Support Group Created for People who Stutter

March 4, 2010

A new support group for people who stutter began Wednesday, March 3. Meetings will continue to take place on the first Wednesday of each month from 6:30 to 8 p.m. in 304 Ford Building. These meetings will provide a safe and friendly atmosphere for people who stutter and those affected by stuttering. People attending will meet others who stutter, be able to share experiences, practice speaking skills and work on moving forward with dignity and respect.

Meetings are open to anyone who stutters, family members, friends, speech-language pathologists, student speech-language pathologists or anyone with a special interest in stuttering. New members do not have to speak if they do not wish to and there is no requirement for a long term commitment to the group. The group will soon be recognized as a chapter of the National Stuttering Association.

Michael Boyle, a doctoral student in the Department of Communication Sciences and Disorders, under the supervision of Gordon Blood, professor and department head of the same department created the group. Boyle and Blood recognize the need for this kind of support group on campus. Stuttering is a speech disorder that can negatively affect communication, social interactions, and general quality of life. Because stuttering is more inconspicuous than many other physical disabilities and is not visible until one begins speaking, many people who stutter think that they are alone. In fact, many other people stutter  -- about one percent of the population which is over 3 million Americans, but it may remain hidden due to fear of embarrassment or feeling different from others. Boyle stutters and hopes that this group will help others who stutter realize that they are not alone and that there are many positive things that can be done.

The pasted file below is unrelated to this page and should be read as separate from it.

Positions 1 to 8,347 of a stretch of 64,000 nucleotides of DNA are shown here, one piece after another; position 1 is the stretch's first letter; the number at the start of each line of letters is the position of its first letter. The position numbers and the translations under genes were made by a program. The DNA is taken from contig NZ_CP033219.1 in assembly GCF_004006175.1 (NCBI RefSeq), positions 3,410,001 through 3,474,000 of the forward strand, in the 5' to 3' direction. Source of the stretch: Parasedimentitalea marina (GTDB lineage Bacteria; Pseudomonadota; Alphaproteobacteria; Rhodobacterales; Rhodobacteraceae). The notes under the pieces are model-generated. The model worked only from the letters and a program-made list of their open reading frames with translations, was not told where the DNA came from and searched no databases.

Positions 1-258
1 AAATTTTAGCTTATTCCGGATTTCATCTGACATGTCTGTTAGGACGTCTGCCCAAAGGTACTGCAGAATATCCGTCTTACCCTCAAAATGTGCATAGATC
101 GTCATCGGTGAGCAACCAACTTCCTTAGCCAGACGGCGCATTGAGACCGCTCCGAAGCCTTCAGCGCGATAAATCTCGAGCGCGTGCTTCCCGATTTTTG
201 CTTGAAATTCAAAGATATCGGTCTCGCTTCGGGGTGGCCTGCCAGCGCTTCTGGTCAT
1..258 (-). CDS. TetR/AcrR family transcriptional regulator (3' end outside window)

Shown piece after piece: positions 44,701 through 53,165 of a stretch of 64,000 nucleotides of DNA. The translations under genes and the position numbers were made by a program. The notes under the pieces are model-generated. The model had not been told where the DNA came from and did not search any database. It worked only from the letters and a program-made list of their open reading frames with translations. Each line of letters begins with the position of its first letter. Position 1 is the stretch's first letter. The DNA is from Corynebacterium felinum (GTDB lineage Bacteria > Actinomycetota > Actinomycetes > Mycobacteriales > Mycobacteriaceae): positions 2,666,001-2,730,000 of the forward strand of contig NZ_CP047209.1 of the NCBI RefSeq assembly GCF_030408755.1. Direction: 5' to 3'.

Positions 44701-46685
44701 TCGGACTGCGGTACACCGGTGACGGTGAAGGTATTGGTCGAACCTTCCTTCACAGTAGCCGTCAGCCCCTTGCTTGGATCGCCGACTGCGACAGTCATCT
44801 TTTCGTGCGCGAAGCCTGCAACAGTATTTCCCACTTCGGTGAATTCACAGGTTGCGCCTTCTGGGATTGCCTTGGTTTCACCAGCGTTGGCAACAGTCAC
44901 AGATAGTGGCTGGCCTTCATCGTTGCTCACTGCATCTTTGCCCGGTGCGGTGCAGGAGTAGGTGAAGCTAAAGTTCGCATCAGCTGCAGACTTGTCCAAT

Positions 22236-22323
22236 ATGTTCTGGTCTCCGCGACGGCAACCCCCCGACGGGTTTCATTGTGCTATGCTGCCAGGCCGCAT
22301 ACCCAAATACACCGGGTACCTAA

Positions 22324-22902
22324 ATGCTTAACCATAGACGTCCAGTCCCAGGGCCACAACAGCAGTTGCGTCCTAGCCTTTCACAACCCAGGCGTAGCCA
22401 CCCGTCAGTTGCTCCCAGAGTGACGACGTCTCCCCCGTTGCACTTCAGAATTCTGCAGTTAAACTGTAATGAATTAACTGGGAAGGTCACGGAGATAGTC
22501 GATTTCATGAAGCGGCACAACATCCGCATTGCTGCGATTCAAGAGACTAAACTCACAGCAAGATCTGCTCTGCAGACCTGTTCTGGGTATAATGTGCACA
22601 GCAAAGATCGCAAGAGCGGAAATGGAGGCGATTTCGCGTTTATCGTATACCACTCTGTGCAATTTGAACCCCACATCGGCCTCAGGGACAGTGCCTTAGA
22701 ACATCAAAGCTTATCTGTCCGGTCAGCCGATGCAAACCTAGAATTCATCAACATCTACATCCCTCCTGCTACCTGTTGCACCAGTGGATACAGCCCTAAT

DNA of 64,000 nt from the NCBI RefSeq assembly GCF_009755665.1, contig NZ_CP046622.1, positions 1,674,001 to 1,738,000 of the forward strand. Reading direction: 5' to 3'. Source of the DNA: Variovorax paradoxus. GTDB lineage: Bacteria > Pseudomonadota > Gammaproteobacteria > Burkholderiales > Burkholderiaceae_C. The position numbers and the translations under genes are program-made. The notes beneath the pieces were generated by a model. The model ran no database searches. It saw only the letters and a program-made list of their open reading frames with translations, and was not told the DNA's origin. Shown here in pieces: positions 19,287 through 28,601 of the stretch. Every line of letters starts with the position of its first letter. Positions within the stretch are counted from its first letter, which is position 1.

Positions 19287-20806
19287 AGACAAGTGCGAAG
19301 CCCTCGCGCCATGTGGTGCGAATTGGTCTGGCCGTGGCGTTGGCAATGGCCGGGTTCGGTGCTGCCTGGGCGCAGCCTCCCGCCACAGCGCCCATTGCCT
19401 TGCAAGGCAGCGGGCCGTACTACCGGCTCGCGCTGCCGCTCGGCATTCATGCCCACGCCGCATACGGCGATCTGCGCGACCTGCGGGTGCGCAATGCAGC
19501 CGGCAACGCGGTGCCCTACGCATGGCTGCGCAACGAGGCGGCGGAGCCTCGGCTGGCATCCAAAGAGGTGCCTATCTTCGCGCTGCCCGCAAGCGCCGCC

Those interested in attending the support group for people who stutter, please contact Michael Boyle at or (814) 867-1502.


Editors: For additional information, please contact the College of Health and Human Development Office of College Relations at 814-865-3831 or